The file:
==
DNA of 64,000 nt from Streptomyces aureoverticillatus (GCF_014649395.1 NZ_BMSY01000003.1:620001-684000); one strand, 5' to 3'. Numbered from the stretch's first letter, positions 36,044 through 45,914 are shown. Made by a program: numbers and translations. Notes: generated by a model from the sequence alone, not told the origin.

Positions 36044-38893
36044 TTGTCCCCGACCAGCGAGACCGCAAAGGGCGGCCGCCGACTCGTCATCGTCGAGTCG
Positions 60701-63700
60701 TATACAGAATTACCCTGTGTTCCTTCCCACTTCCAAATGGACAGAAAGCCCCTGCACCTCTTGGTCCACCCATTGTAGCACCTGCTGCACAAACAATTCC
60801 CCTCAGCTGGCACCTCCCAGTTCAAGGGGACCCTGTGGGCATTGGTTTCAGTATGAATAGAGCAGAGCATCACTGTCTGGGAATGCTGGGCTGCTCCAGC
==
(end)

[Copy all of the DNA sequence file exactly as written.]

DNA of 64,000 nt from Streptomyces aureoverticillatus (GCF_014649395.1 NZ_BMSY01000003.1:620001-684000); one strand, 5' to 3'. Numbered from the stretch's first letter, positions 36,044 through 45,914 are shown. Made by a program: numbers and translations. Notes: generated by a model from the sequence alone, not told the origin.

Positions 36044-38893
36044 TTGTCCCCGACCAGCGAGACCGCAAAGGGCGGCCGCCGACTCGTCATCGTCGAGTCG
Positions 60701-63700
60701 TATACAGAATTACCCTGTGTTCCTTCCCACTTCCAAATGGACAGAAAGCCCCTGCACCTCTTGGTCCACCCATTGTAGCACCTGCTGCACAAACAATTCC
60801 CCTCAGCTGGCACCTCCCAGTTCAAGGGGACCCTGTGGGCATTGGTTTCAGTATGAATAGAGCAGAGCATCACTGTCTGGGAATGCTGGGCTGCTCCAGC